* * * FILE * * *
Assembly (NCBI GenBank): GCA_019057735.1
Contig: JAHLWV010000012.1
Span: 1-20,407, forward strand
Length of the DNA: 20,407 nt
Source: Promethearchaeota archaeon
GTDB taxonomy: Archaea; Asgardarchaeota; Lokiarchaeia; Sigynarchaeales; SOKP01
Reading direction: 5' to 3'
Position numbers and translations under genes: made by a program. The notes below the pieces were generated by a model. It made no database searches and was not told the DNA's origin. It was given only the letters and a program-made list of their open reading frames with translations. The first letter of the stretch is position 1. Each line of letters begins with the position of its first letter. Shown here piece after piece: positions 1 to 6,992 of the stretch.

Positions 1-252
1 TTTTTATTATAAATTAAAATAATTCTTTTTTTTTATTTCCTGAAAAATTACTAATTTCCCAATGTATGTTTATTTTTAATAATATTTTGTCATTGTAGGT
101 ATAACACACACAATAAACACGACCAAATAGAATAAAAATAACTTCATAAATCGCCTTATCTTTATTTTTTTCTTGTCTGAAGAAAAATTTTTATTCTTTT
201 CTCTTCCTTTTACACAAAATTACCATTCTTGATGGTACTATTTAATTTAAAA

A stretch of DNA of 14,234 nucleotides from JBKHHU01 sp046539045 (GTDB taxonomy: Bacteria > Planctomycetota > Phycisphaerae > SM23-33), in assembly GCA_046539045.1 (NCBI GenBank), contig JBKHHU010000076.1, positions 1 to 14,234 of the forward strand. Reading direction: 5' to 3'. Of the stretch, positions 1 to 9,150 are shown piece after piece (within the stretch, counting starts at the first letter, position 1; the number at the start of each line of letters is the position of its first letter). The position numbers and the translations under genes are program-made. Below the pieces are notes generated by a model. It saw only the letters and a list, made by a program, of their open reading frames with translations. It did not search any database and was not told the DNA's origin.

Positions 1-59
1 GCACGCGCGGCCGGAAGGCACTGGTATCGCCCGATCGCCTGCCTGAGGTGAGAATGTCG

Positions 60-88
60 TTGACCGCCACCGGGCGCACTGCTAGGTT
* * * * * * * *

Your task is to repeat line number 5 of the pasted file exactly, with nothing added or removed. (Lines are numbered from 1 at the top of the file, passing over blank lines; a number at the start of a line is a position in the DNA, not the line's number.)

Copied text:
Source: Promethearchaeota archaeon